and windows and associated hardware, accessible transoms, roof openings, safes,
lighting of parking lots, and intrusion-detection devices. For buildings requiring
unusual security measures, owners and designers should obtain the advice of a
security expert.

3.7.1   Security Measures

Basic security for a building is provided by commonly used walls and roofs with
openings protected by doors with key-operated locks or windows with latches. The
degree of protection required for a building and its occupants beyond basic security
and privacy needs depends on the costs of insurance and security measures relative
to potential losses from burglary and vandalism.
    For a small building not housing small items of great value (these can be placed
in a safety deposit box in a bank), devices for detecting break-in attempts are
generally the most practical means for augmenting basic security. Bells, buzzers,
or sirens should be installed to sound an alarm and automatic telephone or wireless
dialer should be used to alert a monitoring service to notify the police when an
intruder tries to enter the locked building or a security area.
    For a large building or a building requiring tight security, defense should be
provided in depth. Depending on the value of assets to be protected, protection
should start at the boundary of the property, with fences, gates, controlled access,
guard patrols, exterior illumination, alarms, or remote surveillance by closed-circuit
television. This defense should be backed up by similar measures at the perimeter
of the building and by security locks and latches on doors and windows. Openings
other than doorways or windows should be barred or made too small for human
entry and screened. Within the building, valuables should be housed in locked
rooms or a thick, steel safe, with controlled access to those areas.
    For most types of occupancy, control at the entrance often may be provided by
a receptionist who records names of visitors and persons visited, notifies the latter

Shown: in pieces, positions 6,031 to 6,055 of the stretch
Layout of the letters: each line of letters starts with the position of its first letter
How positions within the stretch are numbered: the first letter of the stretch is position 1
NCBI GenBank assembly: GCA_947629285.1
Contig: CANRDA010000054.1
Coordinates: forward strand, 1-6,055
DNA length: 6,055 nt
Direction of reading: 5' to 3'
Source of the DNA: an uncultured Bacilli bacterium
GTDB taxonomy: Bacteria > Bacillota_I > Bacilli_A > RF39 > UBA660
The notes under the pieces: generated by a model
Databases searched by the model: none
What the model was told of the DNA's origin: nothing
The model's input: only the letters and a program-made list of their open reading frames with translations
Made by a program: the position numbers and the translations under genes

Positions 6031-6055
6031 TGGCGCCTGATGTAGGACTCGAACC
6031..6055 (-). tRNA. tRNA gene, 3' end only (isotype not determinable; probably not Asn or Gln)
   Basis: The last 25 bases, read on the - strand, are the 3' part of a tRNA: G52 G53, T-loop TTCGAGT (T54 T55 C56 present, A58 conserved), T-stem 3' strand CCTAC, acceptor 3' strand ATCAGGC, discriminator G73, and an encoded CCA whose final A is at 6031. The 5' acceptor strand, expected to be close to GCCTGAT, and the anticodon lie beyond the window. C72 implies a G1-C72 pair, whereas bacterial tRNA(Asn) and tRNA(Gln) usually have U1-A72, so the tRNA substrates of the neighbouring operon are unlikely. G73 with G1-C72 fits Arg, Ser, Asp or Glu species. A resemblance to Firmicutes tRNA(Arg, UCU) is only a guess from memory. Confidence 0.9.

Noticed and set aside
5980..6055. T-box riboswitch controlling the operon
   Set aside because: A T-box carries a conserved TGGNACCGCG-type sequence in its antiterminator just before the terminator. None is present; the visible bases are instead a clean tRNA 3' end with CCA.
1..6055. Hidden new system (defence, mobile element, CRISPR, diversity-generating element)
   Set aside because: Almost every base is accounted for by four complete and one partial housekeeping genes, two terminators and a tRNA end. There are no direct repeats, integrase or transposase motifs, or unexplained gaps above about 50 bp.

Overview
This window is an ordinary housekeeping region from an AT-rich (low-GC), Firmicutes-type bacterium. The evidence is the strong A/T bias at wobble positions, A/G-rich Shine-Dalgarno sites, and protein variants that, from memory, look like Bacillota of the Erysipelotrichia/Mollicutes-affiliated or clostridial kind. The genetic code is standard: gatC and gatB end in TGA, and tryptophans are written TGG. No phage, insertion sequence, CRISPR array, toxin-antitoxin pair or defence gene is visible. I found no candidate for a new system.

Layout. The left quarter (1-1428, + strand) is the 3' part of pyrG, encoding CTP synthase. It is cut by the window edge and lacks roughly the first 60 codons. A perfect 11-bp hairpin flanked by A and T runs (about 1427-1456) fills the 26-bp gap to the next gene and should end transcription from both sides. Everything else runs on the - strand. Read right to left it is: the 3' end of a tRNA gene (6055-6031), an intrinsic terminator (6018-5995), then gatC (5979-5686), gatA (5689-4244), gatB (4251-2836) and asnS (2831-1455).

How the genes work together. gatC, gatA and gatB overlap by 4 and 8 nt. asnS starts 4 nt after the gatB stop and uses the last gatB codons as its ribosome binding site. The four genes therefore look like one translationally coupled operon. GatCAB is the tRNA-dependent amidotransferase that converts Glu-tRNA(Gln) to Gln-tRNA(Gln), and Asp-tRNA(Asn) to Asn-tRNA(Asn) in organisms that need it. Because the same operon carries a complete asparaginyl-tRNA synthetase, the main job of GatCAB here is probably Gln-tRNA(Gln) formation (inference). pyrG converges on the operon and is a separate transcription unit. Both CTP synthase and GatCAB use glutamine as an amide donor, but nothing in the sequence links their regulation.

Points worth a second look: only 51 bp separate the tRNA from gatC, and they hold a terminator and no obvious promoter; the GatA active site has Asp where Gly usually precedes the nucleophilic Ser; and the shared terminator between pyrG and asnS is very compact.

and can advise the police of disturbances. When necessary, the receptionist can be
augmented by a guard at the control point or in a security center and, in very large
or high-rise buildings, by a roving guard available for emergencies. If a large se-
curity force is needed, facilities should be provided in the building for an office for
the security administrator and staff, photographic identification, and squad room
and lockers—all in or adjoining a security center.

3.7.2   Security Center

The security center may be equipped with or connected to electronic devices that
do the following:
3.52                              SECTION THREE

1. Detect a break-in attempt and sound an alarm.
2. Identify the point of intrusion.
3. Turn on lights.
4. Display the intruder on closed-circuit television and record observations on
5. Notify the police.
6. Limit entry to specific spaces only to approved personnel and only at permitted
7. Change locks automatically.
In addition, the center may be provided with emergency reporting systems, security
guard tour reporting systems, fire detection and protection systems, including su-
pervision of automatic fire sprinklers, HVAC controls, and supervision of other life
safety measures. See also Art. 3.5.12.
   (P. S. Hopf, ‘‘Handbook of Building Security Planning and Design,’’ McGraw-
Hill Publishing Company, New York.)
                       SECTION FOUR
                                David J. Akers
                       Civil Engineer, San Diego, California

This section describes the basic materials used in building construction and dis-
cusses their common applications. As the world’s population increases and con-
sumes more of the natural resources, it is incumbent upon the civil engineer to use
building materials that contribute to sustaining development instead of satisfying
only the short-term need. Material selection should incorporate an evaluation of the
amount of energy required to produce and deliver the material to the building site.
This concept of ‘‘embodied energy’’ is evolving and variable. As an example, in
the Pacific Northwest lumber would have an ‘‘embodied energy’’ of 1, but in the
arid Southwest transportation raises the value several points. Examples of other
materials are concrete (2–3), steel (4–6), and aluminum (80). For discussion pur-
poses, materials used in similar applications are grouped and discussed in sequence,
for example, masonry materials, wood, metals, plastics, etc.


Cementitious materials include the many products that are mixed with either water
or some other liquid or both to form a cementing paste that may be formed or
molded while plastic but will set into a rigid shape. When sand is added to the
paste, mortar is formed. A combination of coarse and fine aggregate (sand) added
to the paste forms concrete.


There are many varieties of cements and numerous ways of classification. One of
the simplest classifications is by the chemical constituent that is responsible for the
setting or hardening of the cement. On this basis, the silicate and aluminate cements,
wherein the setting agents are calcium silicates and aluminates, constitute the most